Gitanjali RaoGitanjali Rao was upset about the water crisis devastating families in Flint, Michigan. She had an idea that could help quickly and accurately monitor water for lead. With no money, sponsors or even a space, Gitanjali pushed forward. After being turned away by everyone and every lab and school in her area, she converted her small bedroom into a ‘science room, where she developed an affordable device that quickly and accurately detects lead in water. She’s been named by 3M, the leading global science company, as America’s Top Young Scientist.
– Gitanjali is 11 years old.
A Mother Desperate for Help, Creates a Tool that Detects Air Pollution for Her Asthmatic SonWhen Nisha’s son developed severe asthma, mundane, daily routines would present potentially deadly circumstances for him. Her son was so sensitive to air pollutants that a simple outdoor play date with friends could place him in the hospital for breathing treatments. If people want to check the weather, you go to the weather channel. But there isn’t an air pollution channel. Kids and people like Nisha’s son suffer with uncertainty every time they walk out the door. So, Nisha, a bio-engineer, developed a tool that fits in the palm of her hand and can detect air quality in or outdoors. The resulting report, which includes details of what’s in the air, is then be sent to an app on her cell phone. Based on those results, she and her son can plan their day or she can have informed, productive conversations with her son’s medical team.
Mom and Daughter Join Forces to Help Washington, D.C. Students Have (at least) 300 Hunger Free DaysA little boy in the third grade was in the principal’s office at her daughter’s school. Darius wasn’t in the office for punishment because he did something wrong. He was in there because it was Friday before a long 3-day weekend break. The principal was arranging meals for him because he knew that Darius probably wouldn’t eat for those three days. But the principal was even more troubled because he knew that Darius was not an isolated case. There were many kids in the same predicament. The principal was sharing his concerns and worry with fellow parent Sharon Butler. She determined right then, that she knew what to do: have small, easy to prepare meals for the kids who need it. All of the foods would be passed out to kids in fun, colorful backpacks that also included games and books. With one school under her belt and 75 kids having fewer hunger days, Sharon is expanding the program to reach at least 300 kids this year.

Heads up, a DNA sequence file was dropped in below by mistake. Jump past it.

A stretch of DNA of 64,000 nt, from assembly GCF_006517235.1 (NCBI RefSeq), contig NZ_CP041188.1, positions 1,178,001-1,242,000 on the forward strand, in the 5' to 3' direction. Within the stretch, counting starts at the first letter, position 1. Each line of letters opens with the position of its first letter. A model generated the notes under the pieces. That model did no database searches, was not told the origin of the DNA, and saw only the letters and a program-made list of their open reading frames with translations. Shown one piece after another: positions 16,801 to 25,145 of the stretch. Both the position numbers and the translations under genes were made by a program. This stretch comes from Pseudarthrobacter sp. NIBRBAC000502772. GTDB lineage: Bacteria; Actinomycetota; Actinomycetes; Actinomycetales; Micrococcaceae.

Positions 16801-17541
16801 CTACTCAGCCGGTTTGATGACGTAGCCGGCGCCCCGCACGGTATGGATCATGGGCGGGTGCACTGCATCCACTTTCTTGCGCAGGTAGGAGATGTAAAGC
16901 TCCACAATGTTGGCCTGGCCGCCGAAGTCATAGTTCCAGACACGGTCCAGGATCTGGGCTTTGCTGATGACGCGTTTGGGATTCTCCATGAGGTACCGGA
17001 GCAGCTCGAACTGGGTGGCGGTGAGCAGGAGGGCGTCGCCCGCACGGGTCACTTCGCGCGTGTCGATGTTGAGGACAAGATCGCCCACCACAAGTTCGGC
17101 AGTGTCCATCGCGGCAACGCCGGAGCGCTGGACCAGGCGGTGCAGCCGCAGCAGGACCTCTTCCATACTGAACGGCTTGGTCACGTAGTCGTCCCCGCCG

A Former Naval Pilot Fights to Bring Down Barriers Between Heath and Social ServicesWhile deployed in the Middle East, Lieutenant Daniel Brillman flew standard combat missions and as an officer, he was a trusted advisor to many soldiers facing being discharged and transitioning to civilian life. Returning soldiers have access to many resources or services but either didn’t know how to maneuver the many options and choices available or don’t trust ‘civilian systems.’ When Daniel was discharged, he too had the same experience and observed something else: a massive disconnect between health and social care. He was able to navigate the choices, but met many who couldn’t. The process for connecting a patient to the correct resources seamlessly didn’t exist. So, he built a platform that bridges information across the health spectrum, from medical to social care. Daniel’s military training mandated that nobody gets left behind. With his platform, UniteUS, he’s ensuring that everyone has what they need exactly when they need it.